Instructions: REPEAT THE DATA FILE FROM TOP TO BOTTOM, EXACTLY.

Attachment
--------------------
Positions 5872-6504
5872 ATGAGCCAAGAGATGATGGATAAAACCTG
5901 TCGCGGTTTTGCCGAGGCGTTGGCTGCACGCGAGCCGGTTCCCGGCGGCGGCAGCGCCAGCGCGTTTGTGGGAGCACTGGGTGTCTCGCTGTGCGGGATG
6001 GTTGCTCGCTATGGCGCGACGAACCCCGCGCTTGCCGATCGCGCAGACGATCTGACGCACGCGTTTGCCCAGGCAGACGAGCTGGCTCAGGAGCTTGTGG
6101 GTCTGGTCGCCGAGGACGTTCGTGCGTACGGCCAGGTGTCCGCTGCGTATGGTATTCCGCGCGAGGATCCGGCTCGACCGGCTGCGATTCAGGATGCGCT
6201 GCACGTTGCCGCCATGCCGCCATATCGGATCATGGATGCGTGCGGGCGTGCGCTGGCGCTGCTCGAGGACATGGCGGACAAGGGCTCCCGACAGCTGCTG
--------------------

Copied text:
Positions 5872-6504
5872 ATGAGCCAAGAGATGATGGATAAAACCTG
5901 TCGCGGTTTTGCCGAGGCGTTGGCTGCACGCGAGCCGGTTCCCGGCGGCGGCAGCGCCAGCGCGTTTGTGGGAGCACTGGGTGTCTCGCTGTGCGGGATG
6001 GTTGCTCGCTATGGCGCGACGAACCCCGCGCTTGCCGATCGCGCAGACGATCTGACGCACGCGTTTGCCCAGGCAGACGAGCTGGCTCAGGAGCTTGTGG
6101 GTCTGGTCGCCGAGGACGTTCGTGCGTACGGCCAGGTGTCCGCTGCGTATGGTATTCCGCGCGAGGATCCGGCTCGACCGGCTGCGATTCAGGATGCGCT
6201 GCACGTTGCCGCCATGCCGCCATATCGGATCATGGATGCGTGCGGGCGTGCGCTGGCGCTGCTCGAGGACATGGCGGACAAGGGCTCCCGACAGCTGCTG